How web gi­ants wage war against guns

Ig­nor­ing Sec­ond Amend­ment rights as­saults the free mar­ket

The Washington Times Weekly - - Commentary - By Tom Gre­sham

New, mas­sive play­ers en­ter­ing the gun rights bat­tle on the side of those who would re­strict in­di­vid­ual rights are chang­ing the po­lit­i­cal play­ing field in stealthy, in­sid­i­ous and pos­si­bly ef­fec­tive ways.

Amer­ica’s 100-plus mil­lion gun own­ers ex­pect con­stant as­saults on their rights from elected politi­cians, much of the me­dia and the gun ban lobby. Through in­di­vid­ual and col­lec­tive lob­by­ing (con­tact­ing their rep­re­sen­ta­tives as set out by the Founders of our gov­ern­ment), and chal­leng­ing the mis­in­for­ma­tion and even lies in the me­dia, the men and women who make up the 99.9 per­cent of gun own­ers who do not com­mit crimes an­swer the call to fight dis­crim­i­na­tion and big­otry that la­bels as un­de­sir­ables a third to half the adults in the United States.

Th­ese peo­ple have no re­course, how­ever, to a mas­sive cen­sor­ship cam­paign cur­rently un­der­way — one which blocks the free ex­change of in­for­ma­tion as well as sti­fles com­merce. This isn’t the gov­ern­ment at work, but is be­ing done by the gi­ant com­pa­nies that dom­i­nate the In­ter­net. Google, Twit­ter, Paypal and Face­book all have es­tab­lished poli­cies block­ing ads and pay­ments for guns, gun parts, gun ac­ces­sories or even op­tics that can be at­tached to firearms. Th­ese mas­sive com­pa­nies have be­come the su­per­high­ways, the in­ter­states, of Web com­merce. Block­ing ac­cess to cus­tomers us­ing th­ese por­tals im­pacts com­pa­nies large and small the same as it would a re­tailer on a main thor­ough­fare that sud­denly had its signs re­moved and faced a bar­rier shield­ing the view from the road.

Google blocked firearms ads from Google Shop­ping. Twit­ter’s ad pol­icy blocks weapons, even when the firearms are for com­pe­ti­tion and hunt­ing. Paypal will not al­low its on­line pay­ment sys­tem to be used for le­gal firearm pur­chases. Face­book ar­bi­trar­ily shuts down pages it deems to be about weapons, even when there are no firearms be­ing sold. One ma­jor on­line com­pany that sells op­tics (scopes and binoc­u­lars) and flash­lights had its Face­book page shut down with­out warn­ing, and ap­peals have — so far — fallen on deaf ears. Hun­dreds of thou­sands of cus­tomers sud­denly can not see this com­pany’s Face­book page. The com­pany prefers to re­main anoma­lous to avoid en­dan­ger­ing its ap­peal.

De­spite the mis­lead­ing wail­ing of the gun ban lobby, guns sold across state lines must be shipped to a li­censed firearms dealer, where the buyer must ap­pear in per­son, sub­mit to a back­ground check so the FBI can ap­prove the pur­chase, and only then can the sale go through. Yes, the FBI must ap­prove each and ev­ery pur­chase. All laws ap­ply to lo­cat­ing a firearm through the Web, just as they do in lo­cat­ing a gun through a news­pa­per ad­ver­tise­ment. There is no on­line “gun loop­hole.”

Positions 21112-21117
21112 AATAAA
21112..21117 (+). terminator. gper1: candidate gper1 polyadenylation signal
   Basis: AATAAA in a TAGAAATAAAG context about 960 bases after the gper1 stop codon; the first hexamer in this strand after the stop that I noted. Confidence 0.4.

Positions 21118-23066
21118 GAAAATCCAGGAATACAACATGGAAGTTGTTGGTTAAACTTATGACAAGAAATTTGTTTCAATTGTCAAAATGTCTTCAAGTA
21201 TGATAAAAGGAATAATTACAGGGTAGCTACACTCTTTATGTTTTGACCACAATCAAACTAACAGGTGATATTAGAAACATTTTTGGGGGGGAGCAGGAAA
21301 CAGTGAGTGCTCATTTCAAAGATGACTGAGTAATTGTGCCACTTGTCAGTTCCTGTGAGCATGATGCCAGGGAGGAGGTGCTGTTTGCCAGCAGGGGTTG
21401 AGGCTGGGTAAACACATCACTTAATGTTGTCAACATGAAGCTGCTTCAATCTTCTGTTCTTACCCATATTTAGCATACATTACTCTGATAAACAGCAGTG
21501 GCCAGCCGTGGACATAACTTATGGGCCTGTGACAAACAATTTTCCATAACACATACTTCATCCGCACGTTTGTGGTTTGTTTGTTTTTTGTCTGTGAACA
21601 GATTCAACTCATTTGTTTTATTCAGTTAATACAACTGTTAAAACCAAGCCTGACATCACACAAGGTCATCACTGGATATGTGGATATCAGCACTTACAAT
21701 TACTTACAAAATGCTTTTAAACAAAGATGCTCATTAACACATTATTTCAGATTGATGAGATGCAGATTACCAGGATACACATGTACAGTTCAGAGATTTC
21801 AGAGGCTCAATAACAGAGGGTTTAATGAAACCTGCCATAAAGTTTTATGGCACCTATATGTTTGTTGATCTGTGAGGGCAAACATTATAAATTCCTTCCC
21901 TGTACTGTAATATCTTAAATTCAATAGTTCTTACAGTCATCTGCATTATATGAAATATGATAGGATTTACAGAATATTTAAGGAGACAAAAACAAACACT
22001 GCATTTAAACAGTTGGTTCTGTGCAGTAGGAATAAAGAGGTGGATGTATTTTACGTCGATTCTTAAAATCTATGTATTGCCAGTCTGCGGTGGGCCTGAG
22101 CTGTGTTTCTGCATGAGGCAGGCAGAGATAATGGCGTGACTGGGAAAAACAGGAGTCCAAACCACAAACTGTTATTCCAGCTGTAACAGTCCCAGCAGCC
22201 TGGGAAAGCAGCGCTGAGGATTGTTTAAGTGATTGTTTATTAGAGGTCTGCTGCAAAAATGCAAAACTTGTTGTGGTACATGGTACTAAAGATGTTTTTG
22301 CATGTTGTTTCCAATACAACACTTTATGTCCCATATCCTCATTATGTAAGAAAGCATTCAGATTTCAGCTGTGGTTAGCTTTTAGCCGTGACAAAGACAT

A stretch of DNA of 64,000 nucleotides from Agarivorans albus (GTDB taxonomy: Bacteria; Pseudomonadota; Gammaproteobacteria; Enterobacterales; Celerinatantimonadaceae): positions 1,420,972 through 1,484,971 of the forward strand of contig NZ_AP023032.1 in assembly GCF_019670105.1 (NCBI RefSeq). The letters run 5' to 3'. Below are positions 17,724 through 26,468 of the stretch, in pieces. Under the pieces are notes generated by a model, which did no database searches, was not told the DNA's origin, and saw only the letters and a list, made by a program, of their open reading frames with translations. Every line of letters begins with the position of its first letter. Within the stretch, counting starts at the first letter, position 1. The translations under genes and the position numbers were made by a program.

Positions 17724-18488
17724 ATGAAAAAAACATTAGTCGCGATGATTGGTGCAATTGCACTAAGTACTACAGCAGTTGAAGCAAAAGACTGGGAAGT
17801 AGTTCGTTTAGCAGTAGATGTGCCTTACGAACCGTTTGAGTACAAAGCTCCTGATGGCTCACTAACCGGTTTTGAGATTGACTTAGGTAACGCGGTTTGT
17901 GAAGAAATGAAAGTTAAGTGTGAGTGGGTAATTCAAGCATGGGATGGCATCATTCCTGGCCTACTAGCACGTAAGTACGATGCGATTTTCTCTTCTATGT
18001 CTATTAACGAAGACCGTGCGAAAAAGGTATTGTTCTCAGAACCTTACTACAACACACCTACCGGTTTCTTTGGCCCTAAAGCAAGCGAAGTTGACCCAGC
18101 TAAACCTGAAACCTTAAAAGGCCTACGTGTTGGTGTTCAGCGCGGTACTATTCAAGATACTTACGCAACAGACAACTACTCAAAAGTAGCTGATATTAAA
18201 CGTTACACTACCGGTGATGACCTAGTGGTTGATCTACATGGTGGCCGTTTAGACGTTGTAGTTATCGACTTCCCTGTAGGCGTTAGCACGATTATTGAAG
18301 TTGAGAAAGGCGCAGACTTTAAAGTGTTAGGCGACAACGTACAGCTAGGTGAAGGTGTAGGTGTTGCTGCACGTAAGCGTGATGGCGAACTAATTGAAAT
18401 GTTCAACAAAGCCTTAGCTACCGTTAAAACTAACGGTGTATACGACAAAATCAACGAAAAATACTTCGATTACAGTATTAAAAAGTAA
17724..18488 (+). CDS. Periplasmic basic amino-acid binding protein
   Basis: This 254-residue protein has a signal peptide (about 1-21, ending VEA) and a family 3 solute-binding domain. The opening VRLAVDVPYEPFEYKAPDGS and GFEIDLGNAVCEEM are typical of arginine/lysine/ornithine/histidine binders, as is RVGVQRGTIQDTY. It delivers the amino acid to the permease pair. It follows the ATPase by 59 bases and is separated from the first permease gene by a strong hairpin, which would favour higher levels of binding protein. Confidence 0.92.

The sit­u­a­tion drips with irony as Google et al. rail against In­ter­net cen­sor­ship by the gov­ern­ment while they cen­sor le­gal com­merce from their sites. Be­cause this isn’t cen­sor­ship by the gov­ern­ment, it is not a First Amend­ment is­sue, mak­ing it vir­tu­ally im­pos­si­ble to fight.

This stealth cam­paign to wipe out firearm re­tail­ers isn’t con­strained to pri­vate com­pa­nies. Op­er­a­tion Choke­point, cre­ated by the U.S. Jus­tice Depart­ment, work­ing through the Fed­eral De­posit In­sur­ance Corp., es­sen­tially threat­ened banks with “in­ves­ti­ga­tions” if they did busi­ness with un­de­sir­able com­pa­nies. In­cluded in the list of “high risk” com­pa­nies were firearms deal­ers — re­tail­ers who op­er­ate un­der tight reg­u­la­tions from the Bureau of Al­co­hol, Tobacco, Firearms and Ex­plo­sives as well as the FBI. Ev­ery sin­gle firearm pur­chase from th­ese re­tail­ers must be ap­proved by the FBI, yet the Depart­ment of Jus­tice pres­sured banks to close the ac­counts of gun stores or deny them financial ser­vices.

Ac­tivists for the rights of gun own­ers can fight in the open when elected politi­cians call for re­stric­tions or bans. It’s much more dif­fi­cult — even im­pos­si­ble — when the at­tacks come from those who con­trol the gate­ways to much of the Web, or from un­named bu­reau­crats do­ing the dirty work of a po­lit­i­cally mo­ti­vated Jus­tice Depart­ment.

It’s the ul­ti­mate irony that th­ese at­tacks on le­gal and highly reg­u­lated com­merce in firearms come just as we see gov­ern­ment re­ports that over the last 20 years, mur­ders are down by huge num­bers, so-called “gun crime” is down by more than 40 per­cent, and ac­ci­den­tal firearms deaths of adults and chil­dren are at an all-time low. Dur­ing this same time tens of mil­lions of Amer­i­cans have be­come new gun own­ers, tens of mil­lions of guns have been pur­chased, and more than 10 mil­lion peo­ple have been li­censed to carry loaded guns for their own pro­tec­tion. More guns, less crime, to coin a phrase.

One won­ders if those who think it’s OK for the Web gi­ants to do this to gun own­ers might have a dif­fer­ent re­sponse if th­ese same re­stric­tions blocked in­for­ma­tion on is­sues they sup­port.

Block­ing the flow of in­for­ma­tion on the Web is the new­est form of book burn­ing.

A ques­tion to be asked: When do the re­stric­tive ac­tions of a small hand­ful of com­pa­nies con­trol­ling much of the in­for­ma­tion on the Web be­come a le­git­i­mate area for re­view by gov­ern­ment? Tom Gre­sham hosts the na­tion­ally-syn­di­cated ra­dio talk show “Tom Gre­sham’s Gun Talk” (guntalk­me­dia.com).

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